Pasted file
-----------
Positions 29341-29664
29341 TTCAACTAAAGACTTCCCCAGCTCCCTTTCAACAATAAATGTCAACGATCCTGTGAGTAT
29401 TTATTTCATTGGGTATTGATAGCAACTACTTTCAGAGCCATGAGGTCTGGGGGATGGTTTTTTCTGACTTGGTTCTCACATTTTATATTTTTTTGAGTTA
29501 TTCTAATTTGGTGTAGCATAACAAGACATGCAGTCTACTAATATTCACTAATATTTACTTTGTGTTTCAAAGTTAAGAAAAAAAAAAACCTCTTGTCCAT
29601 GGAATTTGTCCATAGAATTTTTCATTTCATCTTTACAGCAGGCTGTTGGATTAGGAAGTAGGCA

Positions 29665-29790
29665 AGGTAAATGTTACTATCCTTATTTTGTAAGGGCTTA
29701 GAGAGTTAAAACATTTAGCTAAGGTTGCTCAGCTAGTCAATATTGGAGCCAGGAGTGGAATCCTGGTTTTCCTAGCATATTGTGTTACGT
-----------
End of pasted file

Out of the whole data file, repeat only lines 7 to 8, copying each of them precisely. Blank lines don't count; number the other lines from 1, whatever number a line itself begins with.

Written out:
29665 AGGTAAATGTTACTATCCTTATTTTGTAAGGGCTTA
29701 GAGAGTTAAAACATTTAGCTAAGGTTGCTCAGCTAGTCAATATTGGAGCCAGGAGTGGAATCCTGGTTTTCCTAGCATATTGTGTTACGT